One of the more interesting firearms sold by the company was the Mauser C96 ‘Broomhandle’ semi automatic pistol in 7.63mm calibre. Retailed exclusively by Westley Richards between 1899 – 1904. It was one of the most deadly weapons of its day and found favour with officers serving in the British Army due to its rapidity of fire. One notable user was W.L.S.Churchill who used one during the battle of Omdurman and the 2nd Boer War.
Rare instruction pamphlet for Westley Richards Mauser C96 pistol
As you would expect with Westley Richards several improvements were made including an interchangeable wind gauge peep and v sight for fine shooting, along with a new bullet called ‘the all range destructive’.
Westley Richards ‘all range destructive’ bullets in 10 round clip
Examples of the pistol can still be found today bearing the ‘Westley Richards & Co’ name on the left hand side of the action. Many came supplied with a walnut holster which doubled as a clip on stock for long range shooting. I have always wondered how many saw active service fighting the Germans in WWI, the ultimate irony!
All the Mauser pistols retailed by Westley Richards during our licensed period are recorded in one bound book which we still retain.
As you have seen with the various ‘gun junk’ I scatter around my photographs, I like picking up bits and pieces relating to our sport as I travel around, they all add to the collection of interesting, nicely made items, each with a story to tell, that I keep in my apartment here in England for use as photo ‘props’.
A few weeks ago I made a quick trip to Florida to meet contractors and shop-fitters for our new offices in Gulf Breeze. With the shop being next door to Gulf Breeze Firearms I spent quite some time in there. Duke McCaa has amassed over his years in the trade a treasure trove of little bits and pieces. ‘Cutlery’ is a large part of their business besides firearms and I have always enjoyed picking up simple and useful types of hunting knives and wing shooting knives so I thoroughly enjoyed picking through his collection and trying to pry the rarer pieces from his private showcase.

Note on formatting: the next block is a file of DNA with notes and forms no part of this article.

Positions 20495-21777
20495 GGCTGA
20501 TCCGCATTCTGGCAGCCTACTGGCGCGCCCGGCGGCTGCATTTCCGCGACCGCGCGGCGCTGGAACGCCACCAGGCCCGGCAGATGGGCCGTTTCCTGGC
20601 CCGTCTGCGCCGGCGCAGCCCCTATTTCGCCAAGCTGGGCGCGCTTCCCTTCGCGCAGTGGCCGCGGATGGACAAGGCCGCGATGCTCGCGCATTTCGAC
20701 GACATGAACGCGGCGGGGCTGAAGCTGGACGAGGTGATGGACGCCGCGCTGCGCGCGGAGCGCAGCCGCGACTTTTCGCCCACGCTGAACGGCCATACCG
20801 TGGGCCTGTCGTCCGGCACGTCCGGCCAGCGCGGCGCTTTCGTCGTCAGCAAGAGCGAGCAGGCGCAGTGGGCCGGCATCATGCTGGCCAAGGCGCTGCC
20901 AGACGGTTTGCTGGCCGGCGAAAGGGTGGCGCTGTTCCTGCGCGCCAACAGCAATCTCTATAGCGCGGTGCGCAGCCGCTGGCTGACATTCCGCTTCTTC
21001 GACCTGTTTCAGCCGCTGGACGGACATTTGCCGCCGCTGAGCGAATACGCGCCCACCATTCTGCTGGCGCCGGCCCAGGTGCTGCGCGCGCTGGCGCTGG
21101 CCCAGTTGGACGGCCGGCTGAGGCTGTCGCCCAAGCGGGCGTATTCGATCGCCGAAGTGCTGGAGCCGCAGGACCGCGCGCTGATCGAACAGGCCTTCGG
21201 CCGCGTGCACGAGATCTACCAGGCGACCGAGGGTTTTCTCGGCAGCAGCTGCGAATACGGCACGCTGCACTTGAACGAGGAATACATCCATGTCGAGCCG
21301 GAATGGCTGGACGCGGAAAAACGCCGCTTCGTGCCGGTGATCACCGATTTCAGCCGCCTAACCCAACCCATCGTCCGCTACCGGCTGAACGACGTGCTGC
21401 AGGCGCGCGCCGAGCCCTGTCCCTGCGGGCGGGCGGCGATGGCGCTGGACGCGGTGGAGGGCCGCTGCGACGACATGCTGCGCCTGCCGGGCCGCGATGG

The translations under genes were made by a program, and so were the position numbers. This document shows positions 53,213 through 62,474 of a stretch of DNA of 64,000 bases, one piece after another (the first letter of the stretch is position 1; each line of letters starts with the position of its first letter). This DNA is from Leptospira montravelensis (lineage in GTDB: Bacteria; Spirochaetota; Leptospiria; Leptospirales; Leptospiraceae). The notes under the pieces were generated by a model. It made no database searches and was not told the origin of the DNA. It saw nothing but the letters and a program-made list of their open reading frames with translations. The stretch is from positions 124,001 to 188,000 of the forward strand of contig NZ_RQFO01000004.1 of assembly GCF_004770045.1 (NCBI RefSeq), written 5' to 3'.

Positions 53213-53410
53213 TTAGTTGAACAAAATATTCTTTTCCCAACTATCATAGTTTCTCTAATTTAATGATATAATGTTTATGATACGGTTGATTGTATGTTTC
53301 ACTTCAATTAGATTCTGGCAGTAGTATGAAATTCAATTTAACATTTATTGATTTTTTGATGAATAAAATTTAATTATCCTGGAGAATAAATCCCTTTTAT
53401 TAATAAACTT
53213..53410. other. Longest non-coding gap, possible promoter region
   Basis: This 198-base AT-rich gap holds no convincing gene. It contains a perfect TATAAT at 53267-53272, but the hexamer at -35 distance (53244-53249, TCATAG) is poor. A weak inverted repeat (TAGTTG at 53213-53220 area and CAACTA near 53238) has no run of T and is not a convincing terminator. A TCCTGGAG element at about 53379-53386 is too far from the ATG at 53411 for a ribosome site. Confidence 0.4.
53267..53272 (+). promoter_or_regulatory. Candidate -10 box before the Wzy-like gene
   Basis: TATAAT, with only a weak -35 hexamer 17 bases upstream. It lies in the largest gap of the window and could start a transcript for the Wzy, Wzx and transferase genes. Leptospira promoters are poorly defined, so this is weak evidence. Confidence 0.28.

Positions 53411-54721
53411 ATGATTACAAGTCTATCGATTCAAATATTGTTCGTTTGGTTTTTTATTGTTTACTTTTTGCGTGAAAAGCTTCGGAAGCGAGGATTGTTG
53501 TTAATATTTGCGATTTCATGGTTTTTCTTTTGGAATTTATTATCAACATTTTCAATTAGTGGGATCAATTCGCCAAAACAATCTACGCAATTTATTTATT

I had never seen or heard of these ‘Hobo Knives’ before and ended up getting the three here which I am very pleased with. I see them as a very useful ‘campaign’ type accessory, nice to have in your pocket when deep in the bush for a picnic.
This interesting article about the history of the Knives is for anybody else who has yet to discover the Hobo. Each page can be clicked on to enlarge and read.
This is the first of our modern take down rifles that I have noticed come to the market. A package we produced in 2010 for a client who was a regular African and worldwide hunter. The rifle has made some trips and has the knocks and bruises to tell the stories which I am not going to remove at this point in time. People have different opinions, some like their rifles immaculate and clean whilst others relish the patina gained by use in the field. I tend to fall into the latter category myself and will leave the final decision to the person who first feels he can’t live without it!
Mechanically totally sound, the rifle will be fully serviced, shot and tested. The only work decisions to be made are the refurbishment of the stock and blacking of parts. The Westley Richards bespoke case is a later addition and was made 2 years ago and is in immaculate condition, I also feel these canvas and leather cases are the most appropriate for this type of ‘working and travelling’ rifle.
Westley Richards Take Down Bolt Action Rifle No.43617 in .375 H&H Magnum – Completed 2010.
22 1/4″ barrel with Quarter rib, one fixed and one folding leaf rear express sight regulated at 100 and 200 yards. Westley Richards combination foresight. Swarovski Z6i 1.7-10×42 scope on Smithson QD mounts.